The hazards Democrats face as they debate “Medicare for all” are on full display this week. California Sen. Kamala Harris, a leading contender for the 2020 Democratic presidential nomination, unleashed what CNN calls “a shockwave through the national health care debate” on Monday night when she said that she favors eliminating private health insurance as part of a shift to a single-payer “Medicare for all” system.
"Who of us has not had that situation, where you've got to wait for approval [for medical treatment] and the doctor says, well, I don't know if your insurance company is going to cover this?" Harris told CNN’s Jake Tapper during a town hall hosted by the news network. "Let's eliminate all of that. Let's move on."
Harris has co-sponsored Sen. Bernie Sanders’ single-payer plan, so her position shouldn’t have been a shock — but “her total lack of equivocation about what that legislation actually entails caught many off guard,” says New York’s Eric Levitz.
Her remarks reportedly were greeted by applause from the Drake University town hall audience — but they sparked some intense criticism outside the room, highlighting the risks Democrats face as they sort through the competing Medicare for all proposals and get pressed for details about the policies they back. “In a single flourish, Harris drew attention to the fact that the Medicare-for-all plans backed by 16 senators — including five potential candidates for the Democratic nomination — would in effect remove private health insurance from the estimated 251 million Americans who use it, broadly disrupting the industry and the way Americans experience the medical system,” The Washington Post’s Annie Linksey wrote.
Former Starbucks CEO Howard Schultz, on a media tour after announcing he’s considering an independent run for president, called the idea of eliminating private insurance “not American” in an interview with CBS. “What industry are we going to abolish next? The coffee industry?" he added.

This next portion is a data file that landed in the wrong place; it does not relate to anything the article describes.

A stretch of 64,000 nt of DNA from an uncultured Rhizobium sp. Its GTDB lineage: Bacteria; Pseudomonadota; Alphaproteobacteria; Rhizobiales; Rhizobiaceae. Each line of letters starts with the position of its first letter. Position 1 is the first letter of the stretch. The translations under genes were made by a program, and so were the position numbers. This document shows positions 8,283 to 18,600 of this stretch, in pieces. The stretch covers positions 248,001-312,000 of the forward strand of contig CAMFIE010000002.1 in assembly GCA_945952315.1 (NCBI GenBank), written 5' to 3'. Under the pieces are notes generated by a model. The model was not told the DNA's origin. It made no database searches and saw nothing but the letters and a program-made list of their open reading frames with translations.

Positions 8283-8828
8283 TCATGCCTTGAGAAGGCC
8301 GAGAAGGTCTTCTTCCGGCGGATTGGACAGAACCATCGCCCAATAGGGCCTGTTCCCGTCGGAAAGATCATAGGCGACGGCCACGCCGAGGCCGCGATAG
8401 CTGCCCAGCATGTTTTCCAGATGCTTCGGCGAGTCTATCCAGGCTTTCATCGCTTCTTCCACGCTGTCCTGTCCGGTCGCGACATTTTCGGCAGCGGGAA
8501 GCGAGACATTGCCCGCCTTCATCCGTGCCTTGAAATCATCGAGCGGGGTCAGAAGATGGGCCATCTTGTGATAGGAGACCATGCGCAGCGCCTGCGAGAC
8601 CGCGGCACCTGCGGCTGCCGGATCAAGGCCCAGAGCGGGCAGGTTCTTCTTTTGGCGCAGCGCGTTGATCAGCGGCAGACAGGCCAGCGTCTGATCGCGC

Michael Bloomberg, the former mayor of New York who’s also a potential 2020 presidential candidate, dismissed Harris’s idea as unaffordable. “I think you can have ‘Medicare for all’ for people that are uncovered,” he said, “but to replace the entire private system where companies provide health care for their employees would bankrupt us for a very long time.”
The Harris camp later clarified that the senator has supported and would still be open to other plans that maintain a role for the private insurance industry but emphasized that she wasn’t backing off her position and still prefers a single-payer system. "Medicare-for-all is the plan that she believes will solve the problem and get all Americans covered. Period," Harris’s press secretary told CNN. "She has co-sponsored other pieces of legislation that she sees as a path to getting us there, but this is the plan she is running on." And another Harris spokesperson fired back at Schultz and Bloomberg on Twitter: “Attacked by billionaires for fighting to make sure every American has health care. What a shock.”
Seven Things to Know About the Dems’ ‘Medicare for All’ Fight
This Could Be a Big Litmus Test for 2020 Contenders: “What's clear from the Harris dust-up is that there doesn't appear to be much room for nuance or hedging when it comes to support (or opposition) to ‘Medicare for all,’” suggests CNN’s Chris Cillizza. “It appears to be the first sort of litmus test of liberal purity at work in the 2020 Democratic race.”